I have here a memorandum prepared by Admiral Kingsmill, in consequence of my hon. friend's request:
Memorandum for the Deputy Minister.
Regarding your request for a note giving reasons why there are no life saving stations on the river St. Lawrence: On the upper part of the St. Lawrence there is no necessity for any station, as vessels getting into difficulties are not likely to be completely wrecked so as to endanger the crew.
The lower part of the St. Lawrence is populated nearly all along its entire banks for a long way down, by farmers, etc., and If a small vessel is wrecked, until you get Into the gulf there are seldom heavy enough seas to break up a vessel before the persons on board could get ashore. I believe, several years ago it was proposed to erect a station in Chaleur bay but I can find no record of anything having been done.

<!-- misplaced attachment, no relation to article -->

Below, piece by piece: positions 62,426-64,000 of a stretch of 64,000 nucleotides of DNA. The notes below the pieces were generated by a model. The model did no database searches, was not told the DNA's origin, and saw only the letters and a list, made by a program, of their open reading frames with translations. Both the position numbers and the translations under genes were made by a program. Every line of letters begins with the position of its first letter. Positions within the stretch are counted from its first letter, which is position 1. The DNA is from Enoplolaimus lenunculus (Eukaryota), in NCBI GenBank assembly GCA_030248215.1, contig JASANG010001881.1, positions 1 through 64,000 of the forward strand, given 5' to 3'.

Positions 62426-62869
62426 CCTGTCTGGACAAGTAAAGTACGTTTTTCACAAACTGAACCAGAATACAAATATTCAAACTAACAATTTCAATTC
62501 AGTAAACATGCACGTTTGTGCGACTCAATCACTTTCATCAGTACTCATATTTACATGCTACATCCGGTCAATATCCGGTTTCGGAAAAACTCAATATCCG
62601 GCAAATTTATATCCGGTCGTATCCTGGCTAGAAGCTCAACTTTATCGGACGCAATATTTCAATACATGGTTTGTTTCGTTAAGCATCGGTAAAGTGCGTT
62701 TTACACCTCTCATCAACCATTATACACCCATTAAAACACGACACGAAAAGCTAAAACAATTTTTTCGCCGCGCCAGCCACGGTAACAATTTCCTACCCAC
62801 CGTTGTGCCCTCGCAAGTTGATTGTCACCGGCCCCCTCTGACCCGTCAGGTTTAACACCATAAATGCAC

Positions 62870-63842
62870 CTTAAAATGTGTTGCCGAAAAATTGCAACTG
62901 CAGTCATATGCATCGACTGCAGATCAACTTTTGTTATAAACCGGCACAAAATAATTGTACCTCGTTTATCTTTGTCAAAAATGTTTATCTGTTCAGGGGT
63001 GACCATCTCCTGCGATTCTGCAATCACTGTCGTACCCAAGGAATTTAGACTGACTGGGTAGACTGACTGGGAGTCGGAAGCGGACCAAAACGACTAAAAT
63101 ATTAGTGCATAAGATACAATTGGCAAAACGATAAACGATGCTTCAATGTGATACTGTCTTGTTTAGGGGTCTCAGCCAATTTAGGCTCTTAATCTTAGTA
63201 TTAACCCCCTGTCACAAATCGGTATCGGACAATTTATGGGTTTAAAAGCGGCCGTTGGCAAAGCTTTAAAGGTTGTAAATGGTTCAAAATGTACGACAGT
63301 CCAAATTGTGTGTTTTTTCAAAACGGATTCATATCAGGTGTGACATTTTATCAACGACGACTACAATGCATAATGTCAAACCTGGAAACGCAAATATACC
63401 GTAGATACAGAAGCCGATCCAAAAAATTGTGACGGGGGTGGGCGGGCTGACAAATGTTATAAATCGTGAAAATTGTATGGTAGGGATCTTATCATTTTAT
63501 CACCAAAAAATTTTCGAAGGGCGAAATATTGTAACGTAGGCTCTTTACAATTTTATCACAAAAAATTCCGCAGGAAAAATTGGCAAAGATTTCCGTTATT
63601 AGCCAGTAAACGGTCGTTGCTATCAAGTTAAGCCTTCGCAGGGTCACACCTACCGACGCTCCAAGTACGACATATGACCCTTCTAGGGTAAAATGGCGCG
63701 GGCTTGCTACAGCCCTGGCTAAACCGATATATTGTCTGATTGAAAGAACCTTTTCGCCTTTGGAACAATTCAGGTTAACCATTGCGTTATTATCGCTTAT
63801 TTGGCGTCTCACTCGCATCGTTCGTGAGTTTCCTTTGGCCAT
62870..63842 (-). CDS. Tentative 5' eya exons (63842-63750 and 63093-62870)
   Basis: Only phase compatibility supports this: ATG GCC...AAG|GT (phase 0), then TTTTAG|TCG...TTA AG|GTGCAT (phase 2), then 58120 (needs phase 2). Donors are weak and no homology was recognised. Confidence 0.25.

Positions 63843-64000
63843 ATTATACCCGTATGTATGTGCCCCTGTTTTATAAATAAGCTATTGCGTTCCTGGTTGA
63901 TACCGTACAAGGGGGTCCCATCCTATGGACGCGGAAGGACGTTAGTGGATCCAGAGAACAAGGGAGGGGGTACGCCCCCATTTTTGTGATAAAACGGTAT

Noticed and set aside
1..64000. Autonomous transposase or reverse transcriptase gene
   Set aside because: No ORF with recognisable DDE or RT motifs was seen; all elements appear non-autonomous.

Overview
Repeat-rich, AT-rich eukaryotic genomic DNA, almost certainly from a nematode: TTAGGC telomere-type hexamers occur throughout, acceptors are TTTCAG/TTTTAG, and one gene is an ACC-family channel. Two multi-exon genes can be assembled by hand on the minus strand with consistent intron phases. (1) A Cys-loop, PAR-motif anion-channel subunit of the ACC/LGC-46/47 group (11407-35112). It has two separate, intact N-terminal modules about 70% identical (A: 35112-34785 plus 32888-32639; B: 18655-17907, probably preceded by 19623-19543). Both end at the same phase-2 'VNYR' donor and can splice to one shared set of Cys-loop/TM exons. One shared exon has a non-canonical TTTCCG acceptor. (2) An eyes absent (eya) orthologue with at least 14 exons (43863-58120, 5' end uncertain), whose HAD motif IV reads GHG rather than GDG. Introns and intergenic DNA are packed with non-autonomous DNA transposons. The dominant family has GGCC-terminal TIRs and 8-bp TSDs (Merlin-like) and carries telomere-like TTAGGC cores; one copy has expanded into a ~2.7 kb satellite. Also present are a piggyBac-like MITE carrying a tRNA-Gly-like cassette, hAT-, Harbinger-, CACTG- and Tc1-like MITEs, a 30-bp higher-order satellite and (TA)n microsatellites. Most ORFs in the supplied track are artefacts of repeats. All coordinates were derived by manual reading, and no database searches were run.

As to establishing stations now on the lower part of the St. Lawrence and the gulf, I see less reason for it than in the past. At present, in the fishing communities there are so many large and well equipped motor boats that there would be no difficulty in getting men to go to a wreck if necessary, while the difficulty of proper supervision of a station districts is so great in these outlying districts. I could not recommend the establishment of them. .
There is no doubt a considerable feeling about, that had there been a life saving station in the vicinity more lives would have been saved when the Empress of Ireland sank off Father Point. A collision in open water is no reason for establishing life saving stations. Had there been a station near at hand it would have meant one more boat to assist in rescue work. The chances of collisions taking place in the vicinity of life saving stations are remote, it is impossible to provide against such accidents. That is Admiral Kingsmiill's opinion.